Credit For Kids Money Could Be Better Spent

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In a recent editorial in the Roundup, the editor wrote that we should have come up with more money to increase teachers' salaries. I support that idea.


However, a few weeks ago, the editor also wrote a column in favor of spending about $250,000 on a new all-weather track field and other sports-related items. These two editorials are in conflict because some of the $250,000 could have gone to teachers who currently volunteer their time to teach extracurricular activities.


When you consider that there are only about 200 to 300 students, out of the 2,900 students in the district, who participate in sports. That leaves 2,600 students, about 90 percent of all students, plus teachers, who don't benefit from this money.


Maybe instead of spending all of that money on sports equipment and improvements, the money should have been spent on programs or equipment that would have benefited the majority of students and some of the teachers.


My school, Rim Country Middle School, has only about 30 to 40 computers that the students can use. The computers are at least 10 years old and only three of those computers have Internet access. We have no classes that teach us any of the current software programs, how to do research on the Internet or even basic skills using Windows. We do have a class that teaches us how to type on a computer.


The Credit for Kids dollars could also have been better spent by spreading some of the money to other extracurricular activities, such as music. Since Mrs. Gonzalez recently died, we really need a teacher who can provide us with the opportunity to take instrumental lessons after school. Part of the money could have gone to teachers who wish to teach a nonacademic class after school, like fishing, going on nature walks or archery.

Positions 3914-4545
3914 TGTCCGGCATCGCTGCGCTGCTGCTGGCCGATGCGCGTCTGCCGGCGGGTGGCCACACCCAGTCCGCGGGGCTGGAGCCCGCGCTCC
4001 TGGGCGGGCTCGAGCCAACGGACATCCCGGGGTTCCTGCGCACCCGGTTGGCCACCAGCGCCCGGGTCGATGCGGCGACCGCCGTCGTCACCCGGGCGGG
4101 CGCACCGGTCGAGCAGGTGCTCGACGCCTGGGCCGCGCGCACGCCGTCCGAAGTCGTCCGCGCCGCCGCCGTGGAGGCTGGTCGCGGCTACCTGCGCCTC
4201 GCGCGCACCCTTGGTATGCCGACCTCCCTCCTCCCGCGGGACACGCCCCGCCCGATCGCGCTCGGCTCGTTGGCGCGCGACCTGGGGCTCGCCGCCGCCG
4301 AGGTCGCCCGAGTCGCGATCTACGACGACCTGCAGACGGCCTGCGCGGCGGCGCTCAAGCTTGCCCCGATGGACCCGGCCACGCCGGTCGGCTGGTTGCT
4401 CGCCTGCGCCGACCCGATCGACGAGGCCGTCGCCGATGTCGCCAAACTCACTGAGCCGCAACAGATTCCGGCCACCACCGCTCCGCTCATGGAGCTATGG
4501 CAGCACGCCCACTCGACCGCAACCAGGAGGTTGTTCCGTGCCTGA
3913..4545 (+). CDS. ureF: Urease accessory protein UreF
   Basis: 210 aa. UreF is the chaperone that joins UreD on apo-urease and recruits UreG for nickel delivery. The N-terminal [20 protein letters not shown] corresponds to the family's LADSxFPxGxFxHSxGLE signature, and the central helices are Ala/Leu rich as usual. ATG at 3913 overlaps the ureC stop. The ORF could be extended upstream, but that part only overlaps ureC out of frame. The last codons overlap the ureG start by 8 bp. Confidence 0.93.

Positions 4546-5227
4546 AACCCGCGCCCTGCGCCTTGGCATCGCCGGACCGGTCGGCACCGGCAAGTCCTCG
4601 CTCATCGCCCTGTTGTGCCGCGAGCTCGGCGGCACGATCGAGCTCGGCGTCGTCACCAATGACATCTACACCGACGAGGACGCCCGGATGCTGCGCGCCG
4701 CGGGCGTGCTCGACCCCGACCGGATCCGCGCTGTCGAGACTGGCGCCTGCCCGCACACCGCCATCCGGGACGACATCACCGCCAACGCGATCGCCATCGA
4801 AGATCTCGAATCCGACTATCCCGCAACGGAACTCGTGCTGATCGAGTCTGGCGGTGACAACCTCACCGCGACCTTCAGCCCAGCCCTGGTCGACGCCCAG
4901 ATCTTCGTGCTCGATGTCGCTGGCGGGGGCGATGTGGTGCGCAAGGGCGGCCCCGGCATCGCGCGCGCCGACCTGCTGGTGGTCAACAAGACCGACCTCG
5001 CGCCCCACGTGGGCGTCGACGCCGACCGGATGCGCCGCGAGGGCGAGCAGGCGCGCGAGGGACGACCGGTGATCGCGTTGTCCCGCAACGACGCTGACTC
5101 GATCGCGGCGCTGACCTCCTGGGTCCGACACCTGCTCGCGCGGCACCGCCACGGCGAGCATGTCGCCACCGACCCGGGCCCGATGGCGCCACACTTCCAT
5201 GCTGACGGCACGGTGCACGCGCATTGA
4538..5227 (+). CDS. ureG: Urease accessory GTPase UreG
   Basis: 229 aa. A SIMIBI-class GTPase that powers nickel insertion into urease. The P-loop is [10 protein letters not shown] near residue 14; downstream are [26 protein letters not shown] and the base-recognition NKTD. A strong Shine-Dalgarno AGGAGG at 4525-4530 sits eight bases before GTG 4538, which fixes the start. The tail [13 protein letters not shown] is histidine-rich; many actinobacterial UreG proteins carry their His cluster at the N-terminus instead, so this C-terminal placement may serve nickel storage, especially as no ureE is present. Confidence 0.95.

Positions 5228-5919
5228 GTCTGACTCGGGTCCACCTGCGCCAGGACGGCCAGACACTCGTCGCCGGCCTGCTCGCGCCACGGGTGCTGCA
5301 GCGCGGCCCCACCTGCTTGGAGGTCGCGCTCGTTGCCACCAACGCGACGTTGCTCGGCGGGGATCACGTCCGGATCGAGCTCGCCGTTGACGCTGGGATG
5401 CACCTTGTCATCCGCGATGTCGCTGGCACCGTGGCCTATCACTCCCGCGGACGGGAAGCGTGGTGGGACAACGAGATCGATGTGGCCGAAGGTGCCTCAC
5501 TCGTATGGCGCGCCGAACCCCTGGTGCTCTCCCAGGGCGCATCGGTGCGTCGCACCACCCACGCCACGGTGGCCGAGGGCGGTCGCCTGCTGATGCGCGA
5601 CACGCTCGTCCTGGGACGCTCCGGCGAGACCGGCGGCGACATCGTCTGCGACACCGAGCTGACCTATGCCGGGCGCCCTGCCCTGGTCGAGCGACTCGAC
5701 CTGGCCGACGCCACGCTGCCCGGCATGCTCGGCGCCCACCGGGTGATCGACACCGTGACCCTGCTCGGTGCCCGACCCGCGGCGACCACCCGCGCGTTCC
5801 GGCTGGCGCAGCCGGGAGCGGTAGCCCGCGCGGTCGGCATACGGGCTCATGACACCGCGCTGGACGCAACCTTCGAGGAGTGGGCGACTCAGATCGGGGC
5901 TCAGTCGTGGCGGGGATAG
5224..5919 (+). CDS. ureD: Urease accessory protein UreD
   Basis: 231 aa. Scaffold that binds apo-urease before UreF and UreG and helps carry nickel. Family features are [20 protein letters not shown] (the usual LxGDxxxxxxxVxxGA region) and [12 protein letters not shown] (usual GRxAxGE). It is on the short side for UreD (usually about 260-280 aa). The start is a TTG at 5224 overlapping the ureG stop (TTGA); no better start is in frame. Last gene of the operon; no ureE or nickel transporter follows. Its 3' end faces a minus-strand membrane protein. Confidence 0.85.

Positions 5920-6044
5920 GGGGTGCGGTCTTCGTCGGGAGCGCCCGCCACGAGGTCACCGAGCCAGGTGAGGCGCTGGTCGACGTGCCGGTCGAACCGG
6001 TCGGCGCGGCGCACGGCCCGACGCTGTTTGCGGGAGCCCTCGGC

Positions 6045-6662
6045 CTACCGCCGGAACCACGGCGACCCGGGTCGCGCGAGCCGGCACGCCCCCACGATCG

I hope that next year, if we have the opportunity to spend a quarter of a million dollars, the school board will consider some of these alternatives so that the other 90 percent of the students can benefit from that money, and some of the teachers who currently donate their time after school can be paid.


Jason Knoell

Rim Country Middle School Student

Eighth Grade

Editor's note: The money that will be used to build the high school's all-weather track was raised through the state's Credit for Kids tax program. Schools must use Credit for Kids money for extracurricular facilities and equipment. Last year, the district used the money to buy band instruments at the high school and middle school and to complete the high school's mini theater. Credit for Kids money cannot be used to fund teacher salaries.,

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